+ EV Revolution: Paving the Way for a Cleaner, Greener India – CII Blog

India is the third largest consumer of energy but the march towards a net zero carbon goal by 2070 hinges on sustainable mobility practices that combine the objectives of ease of travel and ease of living with that of a healthier and greener tomorrow. After over a century of petroleum dominance, the transportation sector is going through a radical transformation. New energy options comprising alternative fuel and electrification are at the forefront of this transformation.

Most automobile OEMs across the globe are actively adapting to rapid advancement in technology, alternative fuels, automation, and digital solutions that create new mobility options and new business models.

While the technologies and fuel that will move people and goods in the future remain uncertain, transportation systems will be more integrated with renewable energy, smart electric grids, smart buildings, and information ecosystems, allowing for greater opportunities to leverage these interconnections.

The Rapid Growth of Renewable Electricity

Keeping into consideration the sustainable development goals, India’s power generation mix is increasingly inclining towards renewable energy. Renewable electricity is thus growing rapidly in India. We are in fact one of the world’s largest producers of modern bioenergy (renewable energy) and envision scaling up its use across the economy. Today, we are at a stage where due to technological advancements, government support, and a growing private sector, solar power plants are cheaper to build than conventional coal ones. 

EV Adoption: A Mindful, Responsible Step

EV adoption is a significant step towards a cleaner, greener India. It is a viable strategy for reducing carbon emissions from the transportation sector as an estimated 40 crore customers would need mobility solutions by 2030.

It is estimated that two in every hundred cars sold today are EV. India supports the EV@2030 campaign, thereby aiming for at least 30% of new vehicle sales to be electric by 2030. The transition towards EVs is also driven by the global climate agenda propagating the reduction of carbon emissions to limit global warming. Boosting the local EV manufacturing industry will also play a vital role in employment generation.

The Future of Mobility & Battery Storage

The Government of India has initiated promoting investment in the Advanced Chemistry Cell industry through a Production Linked Incentive (PLI) Scheme. To further advance this objective, the ‘Core Group on Battery’ for the CII has identified the following four key focus areas for intervention.

  1. Building indigenous manufacturing infrastructure and capabilities to help reduce the dependency on technology imports.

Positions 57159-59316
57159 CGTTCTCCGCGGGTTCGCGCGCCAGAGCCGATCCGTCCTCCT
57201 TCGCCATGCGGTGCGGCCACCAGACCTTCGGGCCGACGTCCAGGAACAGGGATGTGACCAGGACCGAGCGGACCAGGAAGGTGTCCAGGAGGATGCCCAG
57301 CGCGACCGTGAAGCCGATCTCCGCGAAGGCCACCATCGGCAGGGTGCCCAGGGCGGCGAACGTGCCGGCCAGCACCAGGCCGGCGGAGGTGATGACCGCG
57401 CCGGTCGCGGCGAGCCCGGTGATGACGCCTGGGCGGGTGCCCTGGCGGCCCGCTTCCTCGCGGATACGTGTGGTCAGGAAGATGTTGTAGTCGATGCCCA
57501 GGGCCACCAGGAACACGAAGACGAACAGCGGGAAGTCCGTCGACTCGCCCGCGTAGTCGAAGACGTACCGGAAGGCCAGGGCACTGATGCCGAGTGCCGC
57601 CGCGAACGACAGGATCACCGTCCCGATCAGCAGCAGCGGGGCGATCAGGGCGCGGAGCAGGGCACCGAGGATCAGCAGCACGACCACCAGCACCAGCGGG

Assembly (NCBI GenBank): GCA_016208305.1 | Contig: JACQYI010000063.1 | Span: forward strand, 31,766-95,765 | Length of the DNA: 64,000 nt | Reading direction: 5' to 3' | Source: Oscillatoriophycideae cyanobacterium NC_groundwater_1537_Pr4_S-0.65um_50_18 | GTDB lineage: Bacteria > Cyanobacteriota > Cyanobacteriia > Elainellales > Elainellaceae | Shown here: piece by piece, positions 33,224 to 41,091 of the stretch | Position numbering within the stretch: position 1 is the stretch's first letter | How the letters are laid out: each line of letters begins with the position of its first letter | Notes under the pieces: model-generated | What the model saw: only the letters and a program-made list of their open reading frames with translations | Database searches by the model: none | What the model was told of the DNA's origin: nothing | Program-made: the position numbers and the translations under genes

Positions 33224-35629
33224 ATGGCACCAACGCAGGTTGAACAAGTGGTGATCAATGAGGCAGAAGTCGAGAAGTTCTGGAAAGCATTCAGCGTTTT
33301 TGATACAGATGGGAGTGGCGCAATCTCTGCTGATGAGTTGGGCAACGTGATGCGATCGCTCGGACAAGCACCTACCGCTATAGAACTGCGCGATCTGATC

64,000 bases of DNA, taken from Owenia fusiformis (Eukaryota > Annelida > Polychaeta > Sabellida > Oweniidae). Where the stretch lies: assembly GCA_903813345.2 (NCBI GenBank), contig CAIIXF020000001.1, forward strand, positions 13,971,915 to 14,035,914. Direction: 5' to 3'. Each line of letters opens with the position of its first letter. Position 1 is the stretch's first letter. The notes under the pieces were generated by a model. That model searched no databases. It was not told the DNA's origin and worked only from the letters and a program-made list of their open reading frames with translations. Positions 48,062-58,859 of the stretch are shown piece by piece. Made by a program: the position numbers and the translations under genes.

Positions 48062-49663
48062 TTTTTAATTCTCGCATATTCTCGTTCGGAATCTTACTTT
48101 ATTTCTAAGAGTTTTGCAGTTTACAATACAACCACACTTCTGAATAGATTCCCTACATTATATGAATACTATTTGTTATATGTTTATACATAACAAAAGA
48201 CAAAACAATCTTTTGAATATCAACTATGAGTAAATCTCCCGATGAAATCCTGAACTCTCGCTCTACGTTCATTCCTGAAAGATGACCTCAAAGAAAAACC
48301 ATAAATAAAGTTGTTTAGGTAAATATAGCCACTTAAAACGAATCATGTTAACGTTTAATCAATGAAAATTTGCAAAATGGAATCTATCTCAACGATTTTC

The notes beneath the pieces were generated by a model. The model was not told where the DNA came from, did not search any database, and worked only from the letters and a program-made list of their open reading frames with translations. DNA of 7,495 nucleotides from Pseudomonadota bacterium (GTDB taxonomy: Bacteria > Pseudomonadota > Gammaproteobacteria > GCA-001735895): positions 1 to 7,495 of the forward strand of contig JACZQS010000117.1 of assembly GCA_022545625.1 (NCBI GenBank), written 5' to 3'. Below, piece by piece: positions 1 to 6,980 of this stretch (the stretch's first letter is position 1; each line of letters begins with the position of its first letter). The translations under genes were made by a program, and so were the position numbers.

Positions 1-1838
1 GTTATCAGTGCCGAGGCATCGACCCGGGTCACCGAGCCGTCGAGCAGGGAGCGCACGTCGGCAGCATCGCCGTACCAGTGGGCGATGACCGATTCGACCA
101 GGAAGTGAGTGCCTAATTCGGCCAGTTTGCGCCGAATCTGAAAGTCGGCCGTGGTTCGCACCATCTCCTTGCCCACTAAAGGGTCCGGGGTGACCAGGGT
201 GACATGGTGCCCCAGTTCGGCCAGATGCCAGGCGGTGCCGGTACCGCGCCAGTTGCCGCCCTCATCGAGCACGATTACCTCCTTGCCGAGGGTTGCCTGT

2. Plugging into the global supply chain ecosystem to build a resilient supply chain within the country and respond to future disruptions.
  3. Building domestic technical capabilities through R&D, innovation and skilling.
  4. Conceptualisation of an innovative circular economy framework that supports the Indian industry to design circular business models.

Connected & Shared Mobility

The ease of travel is closely linked to vehicles that are connected to the ecosystem around it, whether it is for knowing the traffic congestion ahead of time or getting weather reports of the day or simply accessing infotainment while on the move. 

At the same time, consumer preference has also moved to somewhere between public and private transport or what is known as a shared mobility option. 

Charging Infrastructure

It is estimated that India will need about 5 million public charging points at an estimated investment of about US$ 6 billion by 2030. India will need to build ~1-3 million chargers, outside of home charging, by 2030. According to a BIS Research Report, the electric vehicle, battery, and charger markets are expected to witness CAGRs of 53.64%, 58.86%, and 59.58%, respectively, during 2019-2030. EVs will remain confined to urban areas initially but adoption to such an extent will require a ubiquitous network of the public charger as in urban areas in India, private garages are not very prevalent.

The Bottom Line

The transition to clean energy offers vast socio-economic opportunities, with the potential to enable India to reach its zero emissions target. However, the agenda extends way beyond reducing greenhouse gas emissions. It is anticipated that India’s ambition for being clean and green will be revolutionary for not only the country but also for the planet. It is thus appropriate to say that India is on its way to achieve its sustainability goals within the set timeline.